Trial by Fire
The film plods at points, trudging along, and there are a few misguided narrative "devices" tacked on, but still, "Trial by Fire" bristles with anger.
Expectations can be a burden, and “Happy New Year” is heavy laden: director Farah Khan and leading man Shahrukh Khan (no relation) have made two prior features, 2004's “Main Hoon Na” and 2007's “Om Shanti Om,” that fall anywhere between “a lot of fun” and “all-time classic” depending on whom one asks, and there are plenty of people one can ask, as both films were enormously popular. Not to mention, Farah's choreography kept Shahrukh from falling off the top of a train in “Dil Se.” For Western audiences unfamiliar with these titles, suffice to say, this director-star duo's reunion is A Very Big Deal. And, as if that wasn't enough, they've been developing, to some degree or other, “Happy New Year” for almost a decade.
While a compelling argument that expecting another “Om Shanti Om” or a work of similarly awe-inspiring scale is setting the bar unfairly high, even resetting all factors to neutral, “Happy New Year” would be a mysteriously sloppy piece of work. Its premise is a tantalizing one given the director's immense skill as a choreographer and visual stylist and deft hand with comedy. The son of a convicted thief assembles a team to exact revenge against the sinister tycoon who framed the father by stealing a set of invaluable diamonds, which requires that the avengers enter a dance competition. The execution of that premise is extremely erratic; there are few movies in living memory that ricochet between shockingly offensive comic business and utterly disarming hilarity as drastically as this one.
It's that mercurial aspect to the comedy that causes hesitation before branding it outright as homophobic or racist. There are mean-spirited straight male gay panic gags side by side with awkward but clearly affectionate normalizing of gay desire. There are truly shocking moments of racism toward East Asians (including a “they all look alike” joke that, although scorned by another character on-screen, is still a “they all look alike” joke in 2014), side by side with a whole subplot about Shahrukh showing how progressive he is by being nice to a North Korean kid.
Almost the entire first half of the movie, until the intermission, is a bit of a disaster. The second half, featuring more dancing and the fruition of the heist plot, is a good deal more fun. The heist sequences are tensely staged, goofily over-the-top convolution in the spirit of “Ocean's Eleven” or Shahrukh Khan's own “Don” remake and sequel, defying logic and even rational linearity at every turn, and quite fun. But it's the dance sequences, featuring cortex-melting costume design and Farah Khan choreography—it's not her best work, but even a slightly off-her-game Farah Khan towers over mere mortals—go a long way toward making the whole enterprise worthwhile.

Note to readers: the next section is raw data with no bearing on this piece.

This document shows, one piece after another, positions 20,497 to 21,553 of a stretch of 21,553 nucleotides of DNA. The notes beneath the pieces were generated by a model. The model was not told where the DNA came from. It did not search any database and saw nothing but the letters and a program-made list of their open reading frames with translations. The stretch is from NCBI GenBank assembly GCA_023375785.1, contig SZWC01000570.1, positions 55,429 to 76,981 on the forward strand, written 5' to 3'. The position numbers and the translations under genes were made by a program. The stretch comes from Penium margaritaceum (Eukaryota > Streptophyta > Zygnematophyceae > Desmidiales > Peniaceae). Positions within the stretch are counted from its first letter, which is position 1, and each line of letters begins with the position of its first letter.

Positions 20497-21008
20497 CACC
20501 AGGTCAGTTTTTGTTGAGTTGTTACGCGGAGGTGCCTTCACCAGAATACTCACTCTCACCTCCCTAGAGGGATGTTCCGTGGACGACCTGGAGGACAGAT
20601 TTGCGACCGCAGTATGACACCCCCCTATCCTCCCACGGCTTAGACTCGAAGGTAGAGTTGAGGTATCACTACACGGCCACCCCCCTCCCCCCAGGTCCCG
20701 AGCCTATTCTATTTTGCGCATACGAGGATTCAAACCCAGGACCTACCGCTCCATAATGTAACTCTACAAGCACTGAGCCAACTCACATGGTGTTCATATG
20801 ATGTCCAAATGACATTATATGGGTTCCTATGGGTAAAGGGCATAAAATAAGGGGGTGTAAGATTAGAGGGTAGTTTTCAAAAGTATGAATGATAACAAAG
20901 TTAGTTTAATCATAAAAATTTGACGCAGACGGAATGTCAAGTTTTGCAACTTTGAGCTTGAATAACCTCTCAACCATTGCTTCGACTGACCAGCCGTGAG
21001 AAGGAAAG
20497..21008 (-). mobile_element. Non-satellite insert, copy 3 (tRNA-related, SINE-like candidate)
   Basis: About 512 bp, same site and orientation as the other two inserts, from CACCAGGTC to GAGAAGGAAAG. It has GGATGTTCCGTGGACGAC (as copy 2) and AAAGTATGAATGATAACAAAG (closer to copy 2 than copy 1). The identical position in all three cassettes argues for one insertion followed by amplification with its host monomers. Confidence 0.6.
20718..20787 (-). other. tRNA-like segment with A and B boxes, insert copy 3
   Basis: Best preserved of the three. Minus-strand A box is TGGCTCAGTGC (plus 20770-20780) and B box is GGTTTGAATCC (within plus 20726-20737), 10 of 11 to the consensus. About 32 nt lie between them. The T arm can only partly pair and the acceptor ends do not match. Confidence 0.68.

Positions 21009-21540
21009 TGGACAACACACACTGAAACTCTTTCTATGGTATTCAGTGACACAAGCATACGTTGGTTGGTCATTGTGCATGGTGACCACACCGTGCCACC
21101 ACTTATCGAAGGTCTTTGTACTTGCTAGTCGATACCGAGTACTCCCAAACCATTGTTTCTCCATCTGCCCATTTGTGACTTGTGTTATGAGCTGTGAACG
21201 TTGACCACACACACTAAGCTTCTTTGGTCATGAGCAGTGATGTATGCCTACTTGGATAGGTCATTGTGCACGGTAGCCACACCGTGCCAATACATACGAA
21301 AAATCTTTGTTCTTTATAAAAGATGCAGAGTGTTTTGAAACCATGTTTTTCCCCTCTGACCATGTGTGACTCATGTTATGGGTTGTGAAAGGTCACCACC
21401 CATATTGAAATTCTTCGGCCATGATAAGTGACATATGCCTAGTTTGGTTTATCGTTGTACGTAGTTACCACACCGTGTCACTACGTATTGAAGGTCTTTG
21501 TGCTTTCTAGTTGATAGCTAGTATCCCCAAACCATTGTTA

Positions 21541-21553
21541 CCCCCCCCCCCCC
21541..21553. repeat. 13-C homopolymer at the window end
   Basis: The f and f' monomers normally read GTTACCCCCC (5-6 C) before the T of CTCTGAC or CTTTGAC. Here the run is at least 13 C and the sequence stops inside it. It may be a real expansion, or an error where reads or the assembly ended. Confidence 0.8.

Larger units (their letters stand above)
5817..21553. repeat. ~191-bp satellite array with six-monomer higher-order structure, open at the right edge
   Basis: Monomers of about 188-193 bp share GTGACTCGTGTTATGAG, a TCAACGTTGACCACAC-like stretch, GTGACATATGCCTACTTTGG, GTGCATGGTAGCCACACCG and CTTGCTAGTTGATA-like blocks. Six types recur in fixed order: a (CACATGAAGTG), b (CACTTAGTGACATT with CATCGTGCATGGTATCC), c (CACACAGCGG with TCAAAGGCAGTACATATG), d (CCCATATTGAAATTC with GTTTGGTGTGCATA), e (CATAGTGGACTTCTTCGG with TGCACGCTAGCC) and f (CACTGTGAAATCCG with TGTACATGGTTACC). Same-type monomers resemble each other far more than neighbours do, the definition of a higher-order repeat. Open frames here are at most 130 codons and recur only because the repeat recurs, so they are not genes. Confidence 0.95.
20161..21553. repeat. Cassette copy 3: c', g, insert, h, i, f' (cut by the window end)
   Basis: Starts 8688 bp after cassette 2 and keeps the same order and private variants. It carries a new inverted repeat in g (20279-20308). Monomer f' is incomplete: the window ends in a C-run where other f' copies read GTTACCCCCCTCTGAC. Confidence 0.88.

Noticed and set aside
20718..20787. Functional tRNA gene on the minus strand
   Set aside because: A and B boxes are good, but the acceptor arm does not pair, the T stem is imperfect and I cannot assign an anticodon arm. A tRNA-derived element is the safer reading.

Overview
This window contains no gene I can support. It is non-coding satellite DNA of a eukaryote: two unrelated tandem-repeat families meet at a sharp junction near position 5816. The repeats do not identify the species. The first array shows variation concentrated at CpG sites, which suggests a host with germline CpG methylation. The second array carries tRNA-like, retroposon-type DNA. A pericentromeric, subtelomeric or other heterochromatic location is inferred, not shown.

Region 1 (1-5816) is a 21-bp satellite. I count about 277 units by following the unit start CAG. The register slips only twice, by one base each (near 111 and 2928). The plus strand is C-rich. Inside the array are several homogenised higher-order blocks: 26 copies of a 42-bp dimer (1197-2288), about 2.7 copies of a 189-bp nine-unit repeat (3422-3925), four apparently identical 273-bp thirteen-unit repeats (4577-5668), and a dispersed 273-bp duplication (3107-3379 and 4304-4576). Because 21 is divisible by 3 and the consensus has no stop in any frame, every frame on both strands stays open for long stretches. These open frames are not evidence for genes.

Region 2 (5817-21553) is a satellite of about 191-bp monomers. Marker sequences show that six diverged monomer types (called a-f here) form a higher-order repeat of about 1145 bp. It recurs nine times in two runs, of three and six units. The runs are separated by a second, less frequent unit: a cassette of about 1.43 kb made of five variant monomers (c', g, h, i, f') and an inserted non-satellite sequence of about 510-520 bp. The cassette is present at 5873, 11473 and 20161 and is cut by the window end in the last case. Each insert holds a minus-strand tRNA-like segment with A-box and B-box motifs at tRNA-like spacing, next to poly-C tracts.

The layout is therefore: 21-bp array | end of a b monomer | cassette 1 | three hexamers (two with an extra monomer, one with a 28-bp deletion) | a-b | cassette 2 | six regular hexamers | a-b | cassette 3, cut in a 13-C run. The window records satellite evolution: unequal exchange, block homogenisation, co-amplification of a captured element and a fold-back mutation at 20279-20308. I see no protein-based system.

That the sum total of the enterprise is “a bunch of movie stars goofing off and dancing a bit” shouldn't serve entirely as a dismissal. Abshishek Bachchan is a surprising standout in a dual role as the villain's layabout son—complete with blue contact lenses and a hilariously on-point American accent—and the out-of-control drunk the good guys recruit because he's a dead ringer. Often a fatally stiff actor and atrocious dancer, Bachchan seems like someone opened his physical comedy valve here, giving his loosest, funniest performance in years, if not ever. And as for his dancing, well, the whole point is that the heroes are bad dancers here. Deepika Padukone's role as the professional brought in to whip them into shape is lamentably small and undemanding; hiring a star of her caliber for a role this undemanding is overkill. But that's one of “Happy New Year”'s principal reasons for being: everyone in the movie is a star.
This is not, to put it mildly, Shahrukh Khan operating at the peak of his powers. That Padukone quotes one of his better moments (a motivational speech he delivered to the girl's field hockey team he coached in “Chak De! India”) with the genders flipped, before cutting to an annoyed reaction shot from SRK, says a lot about the movie as a whole. That and other callbacks to his previous glories merely highlight the degree to which he's on autopilot for much of the film here. But, as with the director, even sub-peak SRK is better than most. Where this differs is that there are a bunch of other movie stars visibly trying a lot harder right there in the same scenes with him.
If “Happy New Year” inspires anyone to check out “Main Hoon Na” or “Om Shanti Om,” it will count as a success on that ground alone. On its own merits, it has some wildly fun dance sequences, some funny bits, and an impressive roster of mainstream Bollywood talent. It's a shame that those positives can't entirely outweigh the messy, lazy and dumb stuff that pads out the remainder of the running time.
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A tribute to Doris Day.